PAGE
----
Infrastructure design firm Dewberry recently completed an innovative project, replacing $15 million of pipeline under the Noman Cole Pollution Control Plant in Fairfax, Va.
Dewberry used several 3D design technologies—including Autodesk 3ds Max, AutoCAD Map 3D, and AutoCAD Civil 3D—to design, plan, and schedule the five-mile “purple pipe” project. Reclaimed water is now distributed in bright purple pipes to distinguish it from drinking water in Fairfax. In the Noman Cole project, the reclaimed water is being used for local landscape irrigation and machinery cooling at a local energy-from-waste plant. The intricate pipe-replacement project involved more than ten government agencies to complete.
“To the agencies involved in this design-build project, the schedule was critical,” says Cody Pennetti, site/civil engineer at Dewberry. “Looking at time and design alternatives and how to make the least impact on the community were all a part of what we did early on for the Noman Cole project. 3ds Max was used as a visualization and simulation tool. The Autodesk tools work well with each other, and using 3ds Max, we were able to present options for the local and state agencies involved.”
Dewberry used 3D Building Information Modeling (BIM) throughout the project. That included the initial proposal, which used Map 3D to show where the proposed new work would be placed in relation to existing county GIS maps. AutoCAD Civil 3D—as well as Map 3D—was used in the design phase to detail exact placements of the new pipe network, and that information was handed off to the construction team via a Civil 3D model used to create construction documents. The crowded urban site in Fairfax required detailed planning to both get the project done on time and not disturb existing utilities.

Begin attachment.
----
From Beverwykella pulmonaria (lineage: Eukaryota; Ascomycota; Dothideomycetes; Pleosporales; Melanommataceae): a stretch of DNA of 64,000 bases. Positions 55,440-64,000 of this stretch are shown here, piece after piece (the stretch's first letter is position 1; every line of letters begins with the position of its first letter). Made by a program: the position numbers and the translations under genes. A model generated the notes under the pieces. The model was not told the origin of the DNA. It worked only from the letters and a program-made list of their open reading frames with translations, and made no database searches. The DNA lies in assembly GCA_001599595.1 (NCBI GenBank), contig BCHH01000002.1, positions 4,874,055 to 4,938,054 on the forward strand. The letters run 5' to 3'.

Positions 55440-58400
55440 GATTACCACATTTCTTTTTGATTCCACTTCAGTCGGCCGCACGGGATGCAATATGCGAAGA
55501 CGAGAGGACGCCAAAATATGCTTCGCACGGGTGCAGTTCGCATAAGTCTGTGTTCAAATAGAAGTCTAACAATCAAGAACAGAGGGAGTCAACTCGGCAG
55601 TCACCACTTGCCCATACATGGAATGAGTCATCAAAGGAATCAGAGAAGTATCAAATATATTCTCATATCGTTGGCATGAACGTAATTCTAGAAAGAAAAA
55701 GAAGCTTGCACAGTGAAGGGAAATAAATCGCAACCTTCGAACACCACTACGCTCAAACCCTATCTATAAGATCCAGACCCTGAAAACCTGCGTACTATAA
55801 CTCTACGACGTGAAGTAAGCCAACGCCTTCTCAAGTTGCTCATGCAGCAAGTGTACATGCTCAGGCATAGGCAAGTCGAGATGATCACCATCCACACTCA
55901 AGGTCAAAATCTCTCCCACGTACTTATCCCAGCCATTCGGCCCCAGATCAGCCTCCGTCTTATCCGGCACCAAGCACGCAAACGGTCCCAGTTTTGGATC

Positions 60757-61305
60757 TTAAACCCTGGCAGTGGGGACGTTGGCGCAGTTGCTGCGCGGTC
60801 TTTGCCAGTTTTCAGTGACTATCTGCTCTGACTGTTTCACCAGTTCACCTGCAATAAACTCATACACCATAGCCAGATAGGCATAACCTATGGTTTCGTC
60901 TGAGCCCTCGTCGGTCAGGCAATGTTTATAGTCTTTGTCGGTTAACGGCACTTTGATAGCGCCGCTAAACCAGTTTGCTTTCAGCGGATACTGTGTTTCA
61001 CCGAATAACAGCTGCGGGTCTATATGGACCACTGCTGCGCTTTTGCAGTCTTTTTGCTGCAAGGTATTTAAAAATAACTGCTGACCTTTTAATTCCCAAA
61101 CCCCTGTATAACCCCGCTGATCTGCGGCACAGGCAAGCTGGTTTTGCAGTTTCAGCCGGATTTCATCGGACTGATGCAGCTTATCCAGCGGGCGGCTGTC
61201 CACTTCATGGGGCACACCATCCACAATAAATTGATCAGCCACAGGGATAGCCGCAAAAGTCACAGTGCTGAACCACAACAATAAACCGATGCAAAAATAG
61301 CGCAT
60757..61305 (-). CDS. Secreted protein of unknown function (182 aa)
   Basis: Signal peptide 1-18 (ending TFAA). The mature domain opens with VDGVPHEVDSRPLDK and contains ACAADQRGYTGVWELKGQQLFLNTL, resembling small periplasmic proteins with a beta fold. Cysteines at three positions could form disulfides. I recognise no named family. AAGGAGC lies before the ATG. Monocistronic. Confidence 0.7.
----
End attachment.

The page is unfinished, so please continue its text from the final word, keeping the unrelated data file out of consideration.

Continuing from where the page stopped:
Autodesk Infrastructure Modeler was the main modeling tool for the design of the piping network and its connections. The project model combined aerial survey data, subsurface utility designations, field survey data, and proposed pipeline corridor modeling.
“Looking at time and design alternatives and how to make the least impact on the community… all of that was facilitated by our use of BIM,” Pennetti says. “Overall, the project is a very good example of not using drinking water where treated water could be used.”
For example, a portion of a proposed waterline fell within the limit of a six-lane divided highway, passing below a bridge on Interstate 95 and beneath a railroad bridge. The waterline’s corridor also included major utility crossings of storm, sanitary, water transmission, petroleum, underground power and telecommunications lines, gas transmission, and sanitary force mains.
Subsurface utility consultants were able to provide horizontal locations of non-gravity utilities. By modeling them as intelligent BIM pipe networks, the design profiles displayed crossing locations along the alignment at proper design depths.
As test-pit information was obtained at crossing locations, the utility model was updated to reflect new field-collected data, which would dynamically adjust the crossing depth in the design profile.
The information for gravity utilities, including structure and pipe inverts for storm sewer and sanitary sewer, was collected through field surveys. Models of these systems were added to the BIM to accurately reflect crossing locations. The BIM allowed crossing depths to be adjusted as the horizontal alignment was modified.
“Applying an information-modeling process is a highly efficient way to manage complex and challenging projects such as a purple pipe project,” Pennetti says. “With the success of the Noman Cole Pollution Control Plant Water Reuse project, we’re now applying information modeling tools to a similar large-scale infrastructure project in the works, including the application of Autodesk Infrastructure Modeler software.”
For more information on the Noman Cole Pollution Control Plant Water Reuse project, check out this YouTube video.
How has 3D BIM helped you deliver a project? Please share your experiences below in a comment below.